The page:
Feb 12, 2009 04:08 AM #21
Kelly Townsend
Coldwell Banker - Santa Rosa, CA
CDPE, Realtor

Hi Matt -

Thanks for your input on this. It is nice to hear a Realtor's perspective. What I have offered to my preferred Realtors recently is to accept payment at close of escrow. Maybe getting a little up front just to cover my outlay of expenses, rental of the truck and paying my assistant and then collecting the rest at close. I would have to agree once I saw the property however. I have done this before and got stung because the homeowner promised to finish some projects that he never did and the house felt unfinished. I would probably just give a rate at close of escrow as opposed to a percentage. Each job is different and I would want enough to cover the costs on that particular job plus I would charge a little extra than I would had I got payment up front. I would just put it in the contract that I would collect $? at close of escrow with possibly $200-$300 upfront if it was a vacant to cover some hard costs. How would that sound to you as a Realtor?

Feb 12, 2009 05:23 AM #22
Deb Waters
Rearrange with Style - North Myrtle Beach, SC


You've really hit an "emotional" hot button for everyone.  I never offer a guarantee but I do back up my assertion that my staged homes sell faster than unstaged home in our local market by listing my staged properties and days on market.  For most buyers, this gives them enough comfort to use my services.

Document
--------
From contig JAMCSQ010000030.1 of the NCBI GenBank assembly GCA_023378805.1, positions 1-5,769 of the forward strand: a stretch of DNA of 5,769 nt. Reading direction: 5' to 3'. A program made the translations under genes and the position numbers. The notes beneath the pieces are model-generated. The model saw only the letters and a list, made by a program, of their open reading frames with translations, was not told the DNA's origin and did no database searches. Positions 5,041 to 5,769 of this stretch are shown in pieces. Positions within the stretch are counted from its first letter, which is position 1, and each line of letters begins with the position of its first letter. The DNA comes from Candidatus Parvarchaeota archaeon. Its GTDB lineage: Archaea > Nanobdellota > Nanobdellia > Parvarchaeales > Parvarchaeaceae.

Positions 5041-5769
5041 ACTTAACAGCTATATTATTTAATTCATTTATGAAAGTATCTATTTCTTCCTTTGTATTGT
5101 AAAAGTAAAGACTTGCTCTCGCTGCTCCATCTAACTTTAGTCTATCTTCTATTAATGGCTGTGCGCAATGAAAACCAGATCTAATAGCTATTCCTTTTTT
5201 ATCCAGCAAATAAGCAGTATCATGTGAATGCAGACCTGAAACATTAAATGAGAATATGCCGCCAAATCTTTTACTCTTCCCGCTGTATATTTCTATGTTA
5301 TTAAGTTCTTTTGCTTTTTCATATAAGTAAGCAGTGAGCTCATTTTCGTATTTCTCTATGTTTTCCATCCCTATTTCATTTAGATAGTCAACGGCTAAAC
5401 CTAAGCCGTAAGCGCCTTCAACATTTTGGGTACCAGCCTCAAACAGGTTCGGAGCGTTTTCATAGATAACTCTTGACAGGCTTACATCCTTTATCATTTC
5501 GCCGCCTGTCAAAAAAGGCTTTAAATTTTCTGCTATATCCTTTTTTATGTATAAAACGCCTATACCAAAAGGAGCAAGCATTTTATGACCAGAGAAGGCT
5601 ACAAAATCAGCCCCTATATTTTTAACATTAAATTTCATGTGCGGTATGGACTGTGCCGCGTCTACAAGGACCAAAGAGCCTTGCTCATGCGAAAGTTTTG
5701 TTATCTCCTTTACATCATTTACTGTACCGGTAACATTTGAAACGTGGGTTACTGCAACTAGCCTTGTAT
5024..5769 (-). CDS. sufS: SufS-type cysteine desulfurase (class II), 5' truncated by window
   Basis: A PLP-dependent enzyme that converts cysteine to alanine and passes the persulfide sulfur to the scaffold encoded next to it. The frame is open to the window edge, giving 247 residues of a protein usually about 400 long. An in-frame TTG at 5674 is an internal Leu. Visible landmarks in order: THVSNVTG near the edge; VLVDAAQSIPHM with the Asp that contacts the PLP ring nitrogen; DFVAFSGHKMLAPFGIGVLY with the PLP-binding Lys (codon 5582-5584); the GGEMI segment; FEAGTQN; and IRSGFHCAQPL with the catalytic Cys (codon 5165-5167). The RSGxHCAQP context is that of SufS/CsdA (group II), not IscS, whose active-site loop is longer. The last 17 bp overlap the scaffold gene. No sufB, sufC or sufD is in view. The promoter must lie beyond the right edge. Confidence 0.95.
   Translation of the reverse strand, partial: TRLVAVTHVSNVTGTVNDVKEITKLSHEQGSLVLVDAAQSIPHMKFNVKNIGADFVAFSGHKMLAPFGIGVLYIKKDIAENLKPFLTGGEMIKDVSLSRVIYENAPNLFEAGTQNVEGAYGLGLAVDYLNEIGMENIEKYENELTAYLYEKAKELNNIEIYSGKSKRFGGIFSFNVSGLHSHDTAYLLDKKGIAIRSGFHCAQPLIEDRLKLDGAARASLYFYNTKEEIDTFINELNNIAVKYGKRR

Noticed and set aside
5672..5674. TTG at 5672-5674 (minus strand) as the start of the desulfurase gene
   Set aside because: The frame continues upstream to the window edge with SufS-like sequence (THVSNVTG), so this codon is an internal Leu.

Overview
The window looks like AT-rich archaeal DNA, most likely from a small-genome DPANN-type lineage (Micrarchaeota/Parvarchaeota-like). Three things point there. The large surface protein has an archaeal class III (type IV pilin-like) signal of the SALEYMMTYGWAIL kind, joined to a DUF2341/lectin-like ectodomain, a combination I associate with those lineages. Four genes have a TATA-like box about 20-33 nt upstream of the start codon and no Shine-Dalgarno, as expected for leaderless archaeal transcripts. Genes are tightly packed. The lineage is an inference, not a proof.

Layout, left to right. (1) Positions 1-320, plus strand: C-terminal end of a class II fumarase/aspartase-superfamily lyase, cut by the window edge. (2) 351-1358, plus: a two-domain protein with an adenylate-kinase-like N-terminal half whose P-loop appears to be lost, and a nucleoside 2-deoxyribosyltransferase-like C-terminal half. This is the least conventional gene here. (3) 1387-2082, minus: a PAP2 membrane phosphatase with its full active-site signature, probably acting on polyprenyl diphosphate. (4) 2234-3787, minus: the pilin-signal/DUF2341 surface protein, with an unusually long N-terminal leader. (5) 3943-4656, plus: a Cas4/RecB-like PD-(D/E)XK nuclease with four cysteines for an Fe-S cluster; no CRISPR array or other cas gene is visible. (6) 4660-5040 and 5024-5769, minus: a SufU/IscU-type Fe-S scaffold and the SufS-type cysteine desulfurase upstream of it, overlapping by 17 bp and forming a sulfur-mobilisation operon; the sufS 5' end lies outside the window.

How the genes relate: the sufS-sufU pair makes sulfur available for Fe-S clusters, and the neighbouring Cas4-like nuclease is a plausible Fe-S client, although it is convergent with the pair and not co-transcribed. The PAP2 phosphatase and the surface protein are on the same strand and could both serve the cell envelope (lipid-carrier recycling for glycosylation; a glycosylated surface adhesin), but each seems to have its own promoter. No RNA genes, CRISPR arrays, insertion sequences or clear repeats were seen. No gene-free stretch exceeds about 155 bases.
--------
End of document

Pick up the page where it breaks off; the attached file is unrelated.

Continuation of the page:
I am experimenting with offering builders to stage their quick delivery homes on commission (same structure as a Realtor).  I'm charging a premium of 1-2% of selling price for my staging services, payable when the home is sold.  Prior to staging the home, the builder pays for upfront costs, such as furniture and accessory rentals.  This way, I don't have any out-of-pocket costs but do have highly profitable but deferred income.  I'm only offering this to a small group of builders to see if it works for me.   I've recently done 1 quick delivery home with this structure so I'll see whether it brings me more profitable business. 

As business owners, we have to think of innovative ways to gain customers and grow our business.

Feb 12, 2009 08:45 AM #23
Matt Stigliano
Kimberly Howell Properties (210) 646-HOME - San Antonio, TX

Kelly - I like your idea and I think it would encourage more sellers to use staging services.  I think one of the greatest obstacles to staging is the upfront costs.  Even if the pay now or pay at close costs are exactly the same, the perception is better for the pay at close.  Much like if I asked every seller to pay me up front.  Once you "see" the money going out of your hands the perception of it changes.  Its much like the difference in paying taxes out of your paycheck or paying them all at once (or quarterly).  Its a lot easy to swallow if the money never hits your hands.